This kitchen incubator is located at 40 South Main Street in Woonsocket, right next door to the Museum of Work and Culture, in the old Mulvey’s building. The event was managed by Margaux Morisseau, Tamara Burman, and Meghan Rego, three of the forward-thinking leaders at NeighborWorks who set up this project.

The idea of the kitchen incubator is straightforward. The space is a certified commercial kitchen stocked with state-of-the-art, Hobart-brand equipment. It is designed to be accessible to up-and-coming chefs and food producers, who after a vetting process and being guided through any necessary individual licensing, will soon be able to become members of the kitchen. From that point on, they can schedule as much or as little time in the kitchen as their business requires (paying a per-hour rate and a small monthly membership fee), and the food and products produced there are certified for commercial sale.

So you may be asking: “Alex, why does this matter to me, an urban farmer?” Good question! One of the major goals of kitchen incubators like this is to make the food industry accessible to many more people that it would otherwise be. It makes it possible to start a certified food business – including training, help with licensing, finances, and marketing, and of course, access to high-quality equipment in a certified commercial kitchen – with an outlay of only a few thousand dollars, instead of a few hundreds of thousands of dollars.

What’s more, NeighborWorks will be opening up a bazaar-type market in Market Square, Woonsocket, on Saturdays during the summer (more on this soon!). The chefs and food businesses in the kitchen incubator will have access to this market as a place to sell their goods.

There is pretty remarkable potential in a space like this, as evidenced by the success of other kitchen incubators around the country. This kitchen makes it relatively easy to create a food production business at whatever level one is looking to do so. From the grandmother, who wants to produce herbal teas or her special cheese recipe such that she can sell at the farmers market; to the beginning chef that needs to make his name in the community; to the recent culinary school graduate, working towards her dream of one day opening a restaurant; to the want-to-be wholesale producer and distributor of packaged cookies: this kitchen incubator is the place to start.

During the tour, we got the opportunity to hear the stories of the first potential members of the kitchen incubator – Andrea Russell of Rustic Roots Baking, and Roscoe Gay of Every1sChef (both businesses have Facebook pages where you can check them out). Andrea is focused on “comfort pastries” – the cookies and cakes and pies that your grandmother might make – while Roscoe wants to offer something to please the tastes of any and every customer.

Both chefs emphasized the daunting overhead of starting a food business – the quality equipment, the licensing process, the limitations of home-cooking, and of course the startup capital – as a major factor that brought them to the kitchen incubator.

That type of motivation will likely be true of the 20+ chefs that NeighborWorks hopes to attract to its this new location, which is precisely why they have worked so hard to build it.

One of the aspects of Andrea’s production model that really stood out to me was her selection of ingredients. Having worked in agriculture, and seen firsthand the well-established farm-to-table economy in Vermont, she makes it her goal to source as much as possible from local farms that use sustainable practices. Her honey, maple syrup, cranberries, eggs, dairy, flour, and even cooking oil come from local producers. She even buys nuts from Virginia and Spanish Peanut Company in Providence.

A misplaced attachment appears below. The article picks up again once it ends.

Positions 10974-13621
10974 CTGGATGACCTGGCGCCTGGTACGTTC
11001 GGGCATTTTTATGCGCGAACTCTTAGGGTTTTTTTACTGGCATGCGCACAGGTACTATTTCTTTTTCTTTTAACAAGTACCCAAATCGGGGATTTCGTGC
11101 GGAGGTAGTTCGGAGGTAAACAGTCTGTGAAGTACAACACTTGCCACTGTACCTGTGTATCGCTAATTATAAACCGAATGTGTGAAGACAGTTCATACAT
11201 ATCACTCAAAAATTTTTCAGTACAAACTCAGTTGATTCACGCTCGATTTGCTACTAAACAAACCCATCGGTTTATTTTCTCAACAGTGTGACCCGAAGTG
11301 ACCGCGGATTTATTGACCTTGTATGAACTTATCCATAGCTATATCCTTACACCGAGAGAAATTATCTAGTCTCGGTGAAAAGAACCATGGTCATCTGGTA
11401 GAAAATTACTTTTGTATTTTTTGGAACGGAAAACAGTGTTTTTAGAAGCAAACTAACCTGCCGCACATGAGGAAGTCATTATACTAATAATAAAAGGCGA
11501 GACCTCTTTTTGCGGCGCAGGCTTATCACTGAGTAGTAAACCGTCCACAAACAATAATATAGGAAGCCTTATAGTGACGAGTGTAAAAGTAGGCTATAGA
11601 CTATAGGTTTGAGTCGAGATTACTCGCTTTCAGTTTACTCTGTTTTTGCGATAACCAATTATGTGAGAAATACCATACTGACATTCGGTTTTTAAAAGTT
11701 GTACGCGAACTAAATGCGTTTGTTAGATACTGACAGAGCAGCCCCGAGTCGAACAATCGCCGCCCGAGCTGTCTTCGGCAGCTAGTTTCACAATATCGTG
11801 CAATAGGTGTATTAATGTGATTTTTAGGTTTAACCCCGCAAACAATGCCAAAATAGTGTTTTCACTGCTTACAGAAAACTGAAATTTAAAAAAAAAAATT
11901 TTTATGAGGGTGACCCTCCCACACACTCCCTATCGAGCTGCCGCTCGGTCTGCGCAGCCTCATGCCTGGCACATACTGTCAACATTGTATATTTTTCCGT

And this really drives home one of my main points of enthusiasm in this space. In my column in the past, we’ve talked quite a bit about local, sustainable, small-scale agriculture, and the many reasons that it is necessary to the goal of creating a robust, sustainable food system.

The next pieces of the puzzle, though, involve the construction of a system wherein the products of that agriculture can actually be used to feed people, and to wholly supplant the unsustainable products of industrial agriculture so that it can be eliminated from this planet. The growth of farmers markets is a promising trend, providing a direct, farm-to-table connection between producers and consumers. But what about value-added products? Sauce made from Blue Skys’ tomatoes, or jerky from Aquidneck’s beef, or pies full of Hill’s apples? These products, things that consumers reasonably demand alongside their whole-foods from the direct farm-to-consumer markets, require a little more effort.

And while industrial agriculture itself is bad, the industrial food processing chain, which consumes massive amounts of fossil fuel to ship, process, ship again, package, ship again, distribute, store, and sell agricultural products, robbing the farmers – the actual food producers – at each step of the way…that system is bad too.

So in order to fully supplant the industrial model, in order to reject the reality of factory farms and the white-collar food processing and distribution chain, we need to encourage and endorse local food businesses alongside the farmers that grow. And to that end, we owe NeighborWorks a pretty big debt of gratitude. I am so excited to see how this project pans out.

Before I forget, I recently had the idea for a column about individuals in our community who have installed renewable energy systems on their homes. I have some people and homes (I make a mental note every time I see solar panels) in mind, but if you or someone you know has a system and would want to answer some questions and maybe entertain a quick visit, please shoot me an email and we can set something up.

My column appears every other Sunday in The Woonsocket Call (also in areas where The Pawtucket Times is available). The above article is the property of The Woonsocket Call and The Pawtucket Times, and is reprinted here with permission from these publications. These are excellent newspapers, covering important local news topics with voices out of our own communities, and skillfully addressing statewide and national news. Click these links to subscribe to The Woonsocket Call or to The Pawtucket Times. To subscribe to the online editions, click here for The Call and here for The Times. They can also be found on Twitter, @WoonsocketCall and @Pawtuckettimes.